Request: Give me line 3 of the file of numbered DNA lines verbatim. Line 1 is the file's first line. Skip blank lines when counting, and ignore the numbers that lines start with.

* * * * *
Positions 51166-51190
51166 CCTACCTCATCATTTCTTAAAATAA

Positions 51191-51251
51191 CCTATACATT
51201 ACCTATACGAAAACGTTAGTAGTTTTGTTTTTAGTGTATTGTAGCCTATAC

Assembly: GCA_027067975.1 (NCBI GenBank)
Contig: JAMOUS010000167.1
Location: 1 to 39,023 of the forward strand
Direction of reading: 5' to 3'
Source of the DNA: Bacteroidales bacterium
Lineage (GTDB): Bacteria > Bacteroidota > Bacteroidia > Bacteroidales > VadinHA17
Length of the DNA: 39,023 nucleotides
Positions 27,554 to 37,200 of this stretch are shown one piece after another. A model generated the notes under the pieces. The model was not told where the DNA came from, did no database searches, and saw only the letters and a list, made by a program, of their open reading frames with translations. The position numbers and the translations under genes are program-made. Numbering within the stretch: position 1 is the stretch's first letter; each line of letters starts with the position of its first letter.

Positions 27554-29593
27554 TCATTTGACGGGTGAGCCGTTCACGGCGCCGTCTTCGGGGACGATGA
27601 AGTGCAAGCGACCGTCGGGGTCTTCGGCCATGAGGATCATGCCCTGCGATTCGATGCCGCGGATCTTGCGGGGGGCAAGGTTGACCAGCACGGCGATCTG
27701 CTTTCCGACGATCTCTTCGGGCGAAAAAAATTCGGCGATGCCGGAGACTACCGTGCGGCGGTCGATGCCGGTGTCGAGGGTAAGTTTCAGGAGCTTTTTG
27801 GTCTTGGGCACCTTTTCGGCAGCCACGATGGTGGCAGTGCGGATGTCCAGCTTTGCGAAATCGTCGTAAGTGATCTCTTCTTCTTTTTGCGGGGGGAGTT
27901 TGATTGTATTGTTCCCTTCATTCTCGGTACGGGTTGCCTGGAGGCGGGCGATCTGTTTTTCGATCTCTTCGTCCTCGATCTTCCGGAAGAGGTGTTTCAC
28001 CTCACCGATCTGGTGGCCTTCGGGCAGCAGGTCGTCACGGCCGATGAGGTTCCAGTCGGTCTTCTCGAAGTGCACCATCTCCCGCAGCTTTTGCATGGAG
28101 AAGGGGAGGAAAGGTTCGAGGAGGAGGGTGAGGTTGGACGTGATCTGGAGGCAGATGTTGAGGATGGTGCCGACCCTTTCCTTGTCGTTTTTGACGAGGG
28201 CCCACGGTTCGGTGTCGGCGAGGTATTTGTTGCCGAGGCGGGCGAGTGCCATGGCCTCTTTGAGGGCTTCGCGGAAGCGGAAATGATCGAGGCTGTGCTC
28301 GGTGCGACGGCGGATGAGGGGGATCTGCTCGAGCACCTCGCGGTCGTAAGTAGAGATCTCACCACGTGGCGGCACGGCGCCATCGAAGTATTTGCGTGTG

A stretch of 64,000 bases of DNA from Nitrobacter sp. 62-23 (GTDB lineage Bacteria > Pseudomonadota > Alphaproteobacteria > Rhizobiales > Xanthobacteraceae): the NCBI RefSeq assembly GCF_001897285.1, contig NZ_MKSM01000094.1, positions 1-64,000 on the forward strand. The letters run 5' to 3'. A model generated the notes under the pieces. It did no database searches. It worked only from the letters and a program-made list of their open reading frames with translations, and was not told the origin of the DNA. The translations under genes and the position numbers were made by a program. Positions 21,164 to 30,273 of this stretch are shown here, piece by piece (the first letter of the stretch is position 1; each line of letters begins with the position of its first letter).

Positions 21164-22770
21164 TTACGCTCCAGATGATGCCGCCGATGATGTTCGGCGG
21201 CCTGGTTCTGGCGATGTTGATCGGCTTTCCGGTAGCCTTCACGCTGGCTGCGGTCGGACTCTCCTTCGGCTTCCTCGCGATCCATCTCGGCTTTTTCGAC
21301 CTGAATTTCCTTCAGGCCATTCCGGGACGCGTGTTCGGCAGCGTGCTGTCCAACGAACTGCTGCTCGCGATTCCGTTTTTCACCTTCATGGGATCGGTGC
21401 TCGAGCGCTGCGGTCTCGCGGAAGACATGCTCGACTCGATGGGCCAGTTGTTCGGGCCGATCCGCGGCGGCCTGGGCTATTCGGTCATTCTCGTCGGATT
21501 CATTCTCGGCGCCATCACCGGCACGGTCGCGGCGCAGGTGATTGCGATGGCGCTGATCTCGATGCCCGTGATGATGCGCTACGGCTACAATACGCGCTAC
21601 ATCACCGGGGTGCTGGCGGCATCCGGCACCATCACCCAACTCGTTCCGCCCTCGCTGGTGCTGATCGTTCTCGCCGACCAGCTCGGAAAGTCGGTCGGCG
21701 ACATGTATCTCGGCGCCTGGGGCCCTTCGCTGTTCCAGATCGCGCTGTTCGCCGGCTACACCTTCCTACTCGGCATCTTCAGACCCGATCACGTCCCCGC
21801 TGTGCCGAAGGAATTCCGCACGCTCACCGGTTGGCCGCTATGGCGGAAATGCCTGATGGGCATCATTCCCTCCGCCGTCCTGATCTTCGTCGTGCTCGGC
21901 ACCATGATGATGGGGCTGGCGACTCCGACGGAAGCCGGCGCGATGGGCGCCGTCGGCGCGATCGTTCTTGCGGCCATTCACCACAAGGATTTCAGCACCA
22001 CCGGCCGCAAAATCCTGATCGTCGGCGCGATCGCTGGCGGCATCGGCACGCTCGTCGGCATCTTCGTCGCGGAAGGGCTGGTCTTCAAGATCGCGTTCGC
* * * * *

Positions 51191-51251